Yet nearly every word-gap study ignores the fact that parents are genetically related to their children. Harden notes an exception: a 2016 study that found children in higher-income families also tended to have higher polygenic scores. Children with higher polygenic scores tended to say their first words at a younger age and were stronger readers by age 7, regardless of their families' socioeconomic status. (A recent article in Child Development challenged the word-gap studies' general validity: Its authors found that the number of words heard by young children is much greater when you count those spoken by all household members, and the differences were not predicted by family income.)
As Harden observes, many academics believe that "discussing genetic causes of social inequalities is fundamentally a racist, classist, eugenic project." One colleague told her that conducting research on genetics and education made her "no better than a Holocaust denier." But parsing genetic differences need not lead to pernicious eugenic conclusions.
Eugenics, Harden explains, "asserts that there is a hierarchy of superior and inferior human beings, where one's DNA determines one's intrinsic worth and rank in the hierarchy." Such reasoning was used to justify compulsory sterilization laws in 32 states during the 20th century; more than 60,000 Americans were involuntarily sterilized as a result. As the philosopher Elizabeth Anderson has observed, "People, not nature, are responsible for turning the natural diversity of human beings into oppressive hierarchies."
Just as most people are apt to think sleep when they hear bed, Harden notes, Americans too often think race when they hear genes. She rightly rejects racist notions about population differences: "It's wrong to assume that research on the genetic causes of individual differences within a population gives us information on the causes of group differences." She points out that most polygenic scores have been developed among individuals of European ancestry and thus have limited generalizability across other populations.
Indeed, Harden argues that the "science of human individual differences is entirely compatible with a full-throated egalitarianism." She asks, "Why are inequalities that are related to your genes more acceptable than inequalities rooted in the social circumstances of your birth?" After all, "Both are accidents of birth, forms of luck over which a person has no control."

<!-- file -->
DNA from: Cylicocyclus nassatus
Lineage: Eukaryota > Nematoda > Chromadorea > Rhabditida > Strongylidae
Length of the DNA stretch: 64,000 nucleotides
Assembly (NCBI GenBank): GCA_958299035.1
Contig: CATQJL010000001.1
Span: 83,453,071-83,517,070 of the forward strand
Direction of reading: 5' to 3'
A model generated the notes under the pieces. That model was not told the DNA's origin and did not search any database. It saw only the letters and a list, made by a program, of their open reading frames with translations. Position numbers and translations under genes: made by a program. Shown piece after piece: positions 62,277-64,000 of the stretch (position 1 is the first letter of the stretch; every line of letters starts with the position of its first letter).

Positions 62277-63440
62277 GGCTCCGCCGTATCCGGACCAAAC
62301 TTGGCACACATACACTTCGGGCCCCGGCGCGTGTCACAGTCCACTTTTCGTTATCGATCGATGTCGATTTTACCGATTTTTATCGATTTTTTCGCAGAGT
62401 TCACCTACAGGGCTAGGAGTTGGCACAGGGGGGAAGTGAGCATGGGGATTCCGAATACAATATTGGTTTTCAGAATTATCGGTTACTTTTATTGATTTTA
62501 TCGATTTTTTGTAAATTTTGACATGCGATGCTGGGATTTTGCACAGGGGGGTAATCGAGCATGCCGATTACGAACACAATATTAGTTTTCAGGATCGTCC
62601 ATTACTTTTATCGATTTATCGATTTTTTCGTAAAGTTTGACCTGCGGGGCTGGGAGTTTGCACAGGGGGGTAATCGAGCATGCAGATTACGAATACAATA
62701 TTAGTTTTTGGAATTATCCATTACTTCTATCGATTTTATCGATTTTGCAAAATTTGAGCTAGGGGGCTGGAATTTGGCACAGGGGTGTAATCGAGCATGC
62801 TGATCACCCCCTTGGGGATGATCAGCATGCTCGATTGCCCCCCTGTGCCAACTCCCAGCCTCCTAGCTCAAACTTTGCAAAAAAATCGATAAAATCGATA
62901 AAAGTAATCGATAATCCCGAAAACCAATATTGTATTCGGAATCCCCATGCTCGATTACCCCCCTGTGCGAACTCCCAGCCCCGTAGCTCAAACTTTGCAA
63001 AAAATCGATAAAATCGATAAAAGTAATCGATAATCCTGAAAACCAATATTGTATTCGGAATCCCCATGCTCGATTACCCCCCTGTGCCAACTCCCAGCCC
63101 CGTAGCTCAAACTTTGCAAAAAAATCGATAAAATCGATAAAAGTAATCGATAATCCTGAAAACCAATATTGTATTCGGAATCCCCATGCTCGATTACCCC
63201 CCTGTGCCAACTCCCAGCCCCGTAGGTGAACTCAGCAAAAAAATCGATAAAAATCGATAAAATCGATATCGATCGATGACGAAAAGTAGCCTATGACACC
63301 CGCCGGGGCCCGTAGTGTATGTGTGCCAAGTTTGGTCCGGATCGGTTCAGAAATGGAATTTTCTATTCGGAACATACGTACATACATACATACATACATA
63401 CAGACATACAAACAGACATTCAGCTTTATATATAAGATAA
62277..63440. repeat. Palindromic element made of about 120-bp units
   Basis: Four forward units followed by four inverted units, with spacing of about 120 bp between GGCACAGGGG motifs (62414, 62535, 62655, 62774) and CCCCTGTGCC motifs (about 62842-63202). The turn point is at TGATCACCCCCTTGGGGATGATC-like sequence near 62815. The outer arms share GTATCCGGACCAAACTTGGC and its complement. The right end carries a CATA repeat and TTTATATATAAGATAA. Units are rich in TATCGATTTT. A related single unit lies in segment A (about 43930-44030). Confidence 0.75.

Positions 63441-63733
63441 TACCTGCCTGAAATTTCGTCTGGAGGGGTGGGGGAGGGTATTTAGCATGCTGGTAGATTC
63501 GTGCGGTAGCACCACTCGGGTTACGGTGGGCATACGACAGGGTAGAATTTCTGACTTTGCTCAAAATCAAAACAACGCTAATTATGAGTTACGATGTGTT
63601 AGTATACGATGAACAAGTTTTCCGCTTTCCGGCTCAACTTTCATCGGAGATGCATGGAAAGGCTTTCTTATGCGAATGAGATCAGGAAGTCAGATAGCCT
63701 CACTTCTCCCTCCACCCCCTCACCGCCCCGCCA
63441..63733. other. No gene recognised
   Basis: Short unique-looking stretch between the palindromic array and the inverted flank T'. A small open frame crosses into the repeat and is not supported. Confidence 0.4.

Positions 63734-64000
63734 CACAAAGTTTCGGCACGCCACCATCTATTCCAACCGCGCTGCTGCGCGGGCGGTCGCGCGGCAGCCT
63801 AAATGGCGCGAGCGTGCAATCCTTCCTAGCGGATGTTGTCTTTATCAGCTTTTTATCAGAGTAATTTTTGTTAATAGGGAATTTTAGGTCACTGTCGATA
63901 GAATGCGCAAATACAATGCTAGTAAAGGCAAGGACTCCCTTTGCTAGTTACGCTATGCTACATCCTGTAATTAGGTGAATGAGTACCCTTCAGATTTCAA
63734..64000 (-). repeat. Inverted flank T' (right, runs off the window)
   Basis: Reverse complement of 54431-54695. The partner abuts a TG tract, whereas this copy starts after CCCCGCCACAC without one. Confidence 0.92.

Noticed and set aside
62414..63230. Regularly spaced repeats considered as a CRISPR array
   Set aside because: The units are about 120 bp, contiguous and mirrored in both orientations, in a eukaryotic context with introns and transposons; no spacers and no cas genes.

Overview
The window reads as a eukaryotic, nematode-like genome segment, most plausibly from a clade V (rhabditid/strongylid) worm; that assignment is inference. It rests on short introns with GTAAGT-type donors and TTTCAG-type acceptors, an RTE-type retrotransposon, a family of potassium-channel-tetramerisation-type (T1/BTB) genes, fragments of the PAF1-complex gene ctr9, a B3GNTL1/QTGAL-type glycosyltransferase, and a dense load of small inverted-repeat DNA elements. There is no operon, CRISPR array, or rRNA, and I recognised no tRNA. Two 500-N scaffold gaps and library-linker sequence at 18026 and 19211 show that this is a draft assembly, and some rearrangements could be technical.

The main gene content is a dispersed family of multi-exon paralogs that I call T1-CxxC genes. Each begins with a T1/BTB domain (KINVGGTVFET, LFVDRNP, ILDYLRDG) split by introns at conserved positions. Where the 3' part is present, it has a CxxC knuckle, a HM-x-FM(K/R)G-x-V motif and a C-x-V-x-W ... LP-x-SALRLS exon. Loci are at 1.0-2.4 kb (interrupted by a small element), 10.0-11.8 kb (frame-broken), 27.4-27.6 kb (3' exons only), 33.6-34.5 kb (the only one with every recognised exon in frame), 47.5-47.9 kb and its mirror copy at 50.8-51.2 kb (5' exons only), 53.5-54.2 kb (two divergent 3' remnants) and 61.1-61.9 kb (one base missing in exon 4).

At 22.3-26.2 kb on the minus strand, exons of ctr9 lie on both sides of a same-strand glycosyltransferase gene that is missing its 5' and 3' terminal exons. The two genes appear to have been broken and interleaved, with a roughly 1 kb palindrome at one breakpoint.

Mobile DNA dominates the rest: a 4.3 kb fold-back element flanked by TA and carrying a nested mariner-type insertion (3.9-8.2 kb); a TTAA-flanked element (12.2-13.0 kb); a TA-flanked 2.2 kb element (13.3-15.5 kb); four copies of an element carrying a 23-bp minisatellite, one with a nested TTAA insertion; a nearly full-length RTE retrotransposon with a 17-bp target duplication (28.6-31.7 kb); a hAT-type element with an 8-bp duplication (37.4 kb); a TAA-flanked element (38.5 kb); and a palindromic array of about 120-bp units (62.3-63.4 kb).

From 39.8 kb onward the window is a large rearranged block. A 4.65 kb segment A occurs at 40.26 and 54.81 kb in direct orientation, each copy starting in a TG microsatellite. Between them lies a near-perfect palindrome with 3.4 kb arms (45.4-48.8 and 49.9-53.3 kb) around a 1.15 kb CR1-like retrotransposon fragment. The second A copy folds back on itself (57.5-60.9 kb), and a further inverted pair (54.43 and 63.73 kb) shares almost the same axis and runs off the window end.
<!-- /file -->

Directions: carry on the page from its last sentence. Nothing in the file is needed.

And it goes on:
Then Harden offers her thoughts on how to apply insights from behavioral genetics to create a more equal society. She relies chiefly on the philosopher John Rawls' notion of the "difference principle," according to which social and economic inequalities are just if they are arranged so that they provide the greatest benefits to the least advantaged members of society. In Harden's words, "Society should be structured to work to the advantage of the people who are least advantaged in the genetic lottery."
Harden acknowledges that the last two centuries have seen "enormous gains in life span, literacy, wealth, [and] well-being that ultimately worked to everyone's advantage." From 1820 to 1992, she notes, global average per capita incomes grew eightfold, and the share of people living in extreme poverty dropped from 84 percent to 24 percent. (Updating her figures to 2018, global per capita incomes had risen tenfold since 1820 and extreme poverty had fallen to less than 9 percent.) How did this happen? Harden mentions "innovations in science, technology, and government." But she concedes that some of these innovations were "inequality-dependent"—that is, "they were made possible by a system that differentially rewarded different types of skills."
In Rawls' conception of a just society, the "greatest equal liberty principle" takes priority over the difference principle. "Each person has an equal right to a fully adequate scheme of equal basic liberties which is compatible with a similar scheme of liberties for all," he argued. And in fact, institutions of liberty are the most effective way to harness human beings' natural diversity to the goals of reducing poverty, increasing literacy, raising life expectancy, and otherwise improving the world. The current income distribution in rich developed countries may not be strictly in line with Rawls' difference principle, but the lives of the least advantaged have substantially improved in modern market societies.
Inequalities imposed by governments, such as Jim Crow, are evil and must be eliminated. But once such government shackles are removed, people incentivized by free markets have the opportunity to improve their lots from wherever they begin their lives. Each of us is responsible for making the best of the different hands dealt us by our genes and upbringings. The good fortune to have been born into a liberal market society is far more salient than the luck of either social class or genetic endowments.